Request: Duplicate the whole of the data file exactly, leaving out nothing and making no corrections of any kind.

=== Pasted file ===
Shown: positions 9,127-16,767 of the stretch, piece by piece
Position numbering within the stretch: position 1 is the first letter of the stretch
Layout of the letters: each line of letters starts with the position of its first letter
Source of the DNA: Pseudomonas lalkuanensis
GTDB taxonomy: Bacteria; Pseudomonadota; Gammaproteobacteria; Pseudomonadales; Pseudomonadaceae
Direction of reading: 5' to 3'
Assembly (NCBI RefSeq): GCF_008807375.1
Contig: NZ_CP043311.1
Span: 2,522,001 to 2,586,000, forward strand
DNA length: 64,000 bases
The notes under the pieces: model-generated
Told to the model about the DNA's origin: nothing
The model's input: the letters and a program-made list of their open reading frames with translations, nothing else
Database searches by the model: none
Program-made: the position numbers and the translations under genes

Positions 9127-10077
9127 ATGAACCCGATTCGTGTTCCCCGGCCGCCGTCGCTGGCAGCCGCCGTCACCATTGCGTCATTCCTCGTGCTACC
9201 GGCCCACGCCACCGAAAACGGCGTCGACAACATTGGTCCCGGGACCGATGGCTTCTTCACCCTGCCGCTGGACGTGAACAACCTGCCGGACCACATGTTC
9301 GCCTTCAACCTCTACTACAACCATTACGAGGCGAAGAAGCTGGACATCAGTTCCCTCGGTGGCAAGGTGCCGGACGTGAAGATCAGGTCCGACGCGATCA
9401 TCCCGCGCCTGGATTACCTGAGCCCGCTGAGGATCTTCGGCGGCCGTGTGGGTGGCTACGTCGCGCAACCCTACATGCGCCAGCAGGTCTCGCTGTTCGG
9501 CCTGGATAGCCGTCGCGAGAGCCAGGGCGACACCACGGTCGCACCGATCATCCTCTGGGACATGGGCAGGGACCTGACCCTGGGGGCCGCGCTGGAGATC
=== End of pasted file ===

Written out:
Shown: positions 9,127-16,767 of the stretch, piece by piece
Position numbering within the stretch: position 1 is the first letter of the stretch
Layout of the letters: each line of letters starts with the position of its first letter
Source of the DNA: Pseudomonas lalkuanensis
GTDB taxonomy: Bacteria; Pseudomonadota; Gammaproteobacteria; Pseudomonadales; Pseudomonadaceae
Direction of reading: 5' to 3'
Assembly (NCBI RefSeq): GCF_008807375.1
Contig: NZ_CP043311.1
Span: 2,522,001 to 2,586,000, forward strand
DNA length: 64,000 bases
The notes under the pieces: model-generated
Told to the model about the DNA's origin: nothing
The model's input: the letters and a program-made list of their open reading frames with translations, nothing else
Database searches by the model: none
Program-made: the position numbers and the translations under genes

Positions 9127-10077
9127 ATGAACCCGATTCGTGTTCCCCGGCCGCCGTCGCTGGCAGCCGCCGTCACCATTGCGTCATTCCTCGTGCTACC
9201 GGCCCACGCCACCGAAAACGGCGTCGACAACATTGGTCCCGGGACCGATGGCTTCTTCACCCTGCCGCTGGACGTGAACAACCTGCCGGACCACATGTTC
9301 GCCTTCAACCTCTACTACAACCATTACGAGGCGAAGAAGCTGGACATCAGTTCCCTCGGTGGCAAGGTGCCGGACGTGAAGATCAGGTCCGACGCGATCA
9401 TCCCGCGCCTGGATTACCTGAGCCCGCTGAGGATCTTCGGCGGCCGTGTGGGTGGCTACGTCGCGCAACCCTACATGCGCCAGCAGGTCTCGCTGTTCGG
9501 CCTGGATAGCCGTCGCGAGAGCCAGGGCGACACCACGGTCGCACCGATCATCCTCTGGGACATGGGCAGGGACCTGACCCTGGGGGCCGCGCTGGAGATC